- Matt Fortuna, ESPN Staff Writer
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SOUTH BEND, Ind. — Following his second touchdown grab Saturday, his team-leading seventh of the season, Will Fuller blew a kiss with three fingers and pointed to the sky. It was an innocuous enough gesture, one that went over the heads of most people outside the Notre Dame football program until DaVaris Daniels, watching like the rest of us, issued a series of tweets pointing to a connection.
Max Redfield -- No. 10 himself, just like Daniels -- sported a towel hanging from his uniform Saturday with hand-written numbers: 6 (KeiVarae Rusell), 8 (Kendall Moore) and 11 (Ishaq Williams), saying that was all he could fit.
Before practice Thursday, as Russell delivered a speech to his teammates about his plans to return to their side next season, Cole Luke, who was thrust into Russell's role two weeks before the season, had a few words with the exiled cornerback.
"He was positive about it, that's the kind of guy he is," Luke said. "But he came up to me and was like, 'Keep balling man, I love you.' I said, 'I love you, too.' That was it."
Collectively, this all made for the most public display -- and even mere mention, really -- of any of the five Irish players who have been suspended since Aug. 15. Notre Dame, after holding a press conference that day to announce its internal academic investigation, has said it would not be revealing any of the results from the players' hearings, leaving those decisions in the hands of the college kids who were involved.
So there was Russell, the only of the five players whose fate seems remotely clear, announcing his intentions on Instagram on Friday. And there was head coach Brian Kelly, who has been the de facto spokesman for this ordeal despite not receiving full information, standing up there at the podium some three times a week, doing his best to decipher the indecipherable for everyone.
And, after escaping North Carolina on Saturday, winning 50-43 to get to 6-0 before their showdown at Florida State, there were Notre Dame players talking about those who weren't there, finally letting some of their feelings show as a process that began on July 29 -- when the Office of General Counsel initiated an investigation when the compliance office was referred to evidence -- continued on through the weekend with little clarity.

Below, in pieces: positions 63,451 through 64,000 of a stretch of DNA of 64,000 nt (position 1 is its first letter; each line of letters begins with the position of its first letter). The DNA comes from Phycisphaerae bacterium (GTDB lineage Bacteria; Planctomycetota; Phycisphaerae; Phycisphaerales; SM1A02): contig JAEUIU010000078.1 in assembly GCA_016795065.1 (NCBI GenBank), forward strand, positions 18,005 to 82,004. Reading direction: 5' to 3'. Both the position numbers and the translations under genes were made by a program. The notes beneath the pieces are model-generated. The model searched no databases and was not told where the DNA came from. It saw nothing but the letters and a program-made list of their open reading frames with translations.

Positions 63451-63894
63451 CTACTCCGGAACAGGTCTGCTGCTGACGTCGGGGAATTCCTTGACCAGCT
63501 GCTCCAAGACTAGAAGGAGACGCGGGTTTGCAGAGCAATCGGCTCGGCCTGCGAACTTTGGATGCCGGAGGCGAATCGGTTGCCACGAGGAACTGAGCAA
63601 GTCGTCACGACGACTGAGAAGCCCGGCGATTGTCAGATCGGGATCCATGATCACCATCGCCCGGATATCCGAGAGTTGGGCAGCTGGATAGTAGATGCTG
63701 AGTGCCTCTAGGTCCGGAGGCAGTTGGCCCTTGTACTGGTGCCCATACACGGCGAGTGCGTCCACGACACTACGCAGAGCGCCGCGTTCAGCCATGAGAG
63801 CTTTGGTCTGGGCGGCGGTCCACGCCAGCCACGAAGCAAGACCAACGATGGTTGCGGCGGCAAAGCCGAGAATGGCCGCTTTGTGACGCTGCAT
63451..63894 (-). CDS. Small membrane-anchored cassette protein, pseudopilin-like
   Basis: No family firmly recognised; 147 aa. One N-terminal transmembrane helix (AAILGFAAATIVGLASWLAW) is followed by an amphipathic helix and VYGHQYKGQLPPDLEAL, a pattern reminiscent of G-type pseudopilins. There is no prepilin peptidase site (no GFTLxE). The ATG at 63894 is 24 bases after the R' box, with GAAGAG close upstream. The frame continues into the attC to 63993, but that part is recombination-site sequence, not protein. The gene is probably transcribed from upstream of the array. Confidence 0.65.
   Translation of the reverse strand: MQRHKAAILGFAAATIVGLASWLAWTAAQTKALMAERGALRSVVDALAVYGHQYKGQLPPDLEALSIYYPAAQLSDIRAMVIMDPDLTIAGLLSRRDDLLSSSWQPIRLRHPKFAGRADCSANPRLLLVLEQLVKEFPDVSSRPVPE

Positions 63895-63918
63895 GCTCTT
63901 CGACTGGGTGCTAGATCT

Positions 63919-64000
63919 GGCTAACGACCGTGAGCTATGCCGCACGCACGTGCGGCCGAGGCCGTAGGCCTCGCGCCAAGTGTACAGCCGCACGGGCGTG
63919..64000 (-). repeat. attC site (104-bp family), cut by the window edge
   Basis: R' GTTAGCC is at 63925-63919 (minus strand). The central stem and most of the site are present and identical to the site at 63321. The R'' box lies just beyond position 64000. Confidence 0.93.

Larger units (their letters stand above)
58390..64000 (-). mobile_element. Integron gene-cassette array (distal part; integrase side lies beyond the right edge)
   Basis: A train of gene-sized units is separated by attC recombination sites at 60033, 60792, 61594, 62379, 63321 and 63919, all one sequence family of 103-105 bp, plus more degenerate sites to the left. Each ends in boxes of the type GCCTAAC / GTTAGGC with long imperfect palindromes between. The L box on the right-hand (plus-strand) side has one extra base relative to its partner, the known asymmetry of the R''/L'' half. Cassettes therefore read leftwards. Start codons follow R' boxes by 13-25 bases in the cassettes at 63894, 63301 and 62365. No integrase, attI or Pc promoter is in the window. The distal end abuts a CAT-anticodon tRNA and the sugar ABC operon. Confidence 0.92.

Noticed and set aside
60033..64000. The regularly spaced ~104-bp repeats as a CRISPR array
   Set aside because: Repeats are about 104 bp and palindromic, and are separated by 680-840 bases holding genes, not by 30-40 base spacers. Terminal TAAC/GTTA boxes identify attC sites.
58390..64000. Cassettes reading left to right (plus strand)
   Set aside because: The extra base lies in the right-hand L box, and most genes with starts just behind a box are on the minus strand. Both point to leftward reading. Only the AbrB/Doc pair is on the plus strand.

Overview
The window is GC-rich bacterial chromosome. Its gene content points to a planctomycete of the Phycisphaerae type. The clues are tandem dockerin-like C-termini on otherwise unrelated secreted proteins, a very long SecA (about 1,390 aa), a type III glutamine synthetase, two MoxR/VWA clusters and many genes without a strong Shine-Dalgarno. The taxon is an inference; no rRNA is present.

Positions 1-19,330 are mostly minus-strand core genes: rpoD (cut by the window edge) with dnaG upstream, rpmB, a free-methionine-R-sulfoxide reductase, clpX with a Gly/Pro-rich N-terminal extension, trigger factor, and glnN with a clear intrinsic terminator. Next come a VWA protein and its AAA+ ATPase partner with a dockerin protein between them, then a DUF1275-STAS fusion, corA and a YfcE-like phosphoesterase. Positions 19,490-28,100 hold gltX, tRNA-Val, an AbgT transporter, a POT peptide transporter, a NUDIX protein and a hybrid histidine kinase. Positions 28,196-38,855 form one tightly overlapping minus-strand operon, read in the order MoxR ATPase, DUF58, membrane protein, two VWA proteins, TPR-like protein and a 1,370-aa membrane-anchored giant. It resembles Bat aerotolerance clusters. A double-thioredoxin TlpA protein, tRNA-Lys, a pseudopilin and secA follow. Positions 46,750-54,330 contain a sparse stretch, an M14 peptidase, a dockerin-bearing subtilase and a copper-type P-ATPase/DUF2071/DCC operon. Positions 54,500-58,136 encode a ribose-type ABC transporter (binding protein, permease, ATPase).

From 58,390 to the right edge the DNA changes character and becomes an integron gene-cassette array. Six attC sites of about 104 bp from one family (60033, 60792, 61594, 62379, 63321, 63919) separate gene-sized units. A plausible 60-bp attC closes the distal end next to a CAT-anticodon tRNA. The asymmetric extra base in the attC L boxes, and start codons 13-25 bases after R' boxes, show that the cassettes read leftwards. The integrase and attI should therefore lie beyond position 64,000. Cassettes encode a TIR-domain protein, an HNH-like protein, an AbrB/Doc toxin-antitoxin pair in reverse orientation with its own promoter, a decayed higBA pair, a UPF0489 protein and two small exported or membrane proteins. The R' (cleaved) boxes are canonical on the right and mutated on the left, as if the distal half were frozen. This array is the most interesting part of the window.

"Obviously we've shown appreciation to them, because they've been out there with us over the summer and in the spring, working just as hard as we work," Redfield said. "They're no different than us. They're still our brothers even though they had to leave the team."
Kelly has driven home the message of blocking out noise since he first arrived on campus five years ago. He has said throughout this season that he feels for the suspended guys, though he cannot spend too much time playing the what-if game.
But even he was fine with his players expressing themselves in the manners that they did this past weekend, recognizing that keeping quiet for nearly two months could not have been the easiest thing for curious teammates.
"I think they're being good teammates and just recognizing their teammates in that situation," Kelly said Sunday. "I'm generally not big on that, but they've handled themselves very well through social media. They have not formed opinions of such, and so I did see a towel, I did not make a big deal of it because I thought that our team as a whole has handled the situation very well and felt that I was OK with it."
Notre Dame faces its biggest opponent yet in five days, as it puts its perfect record on the line at the defending champs' house, the location perhaps not being such a bad thing.
"I think it can work both ways," Kelly said of playing on the road. "One way is you're at home and it's great to be at home. Being away there can be a lot of noise. It just depends on your team. This team, the great thing about it is that they love to play and they believe they're going to win. I really don't know if it matters one way or the other."
The Irish can enter Tallahassee a confident bunch. They have not lost in two months, despite the absence of five players creating an eternal silence that seems as deafening as most outside noise is.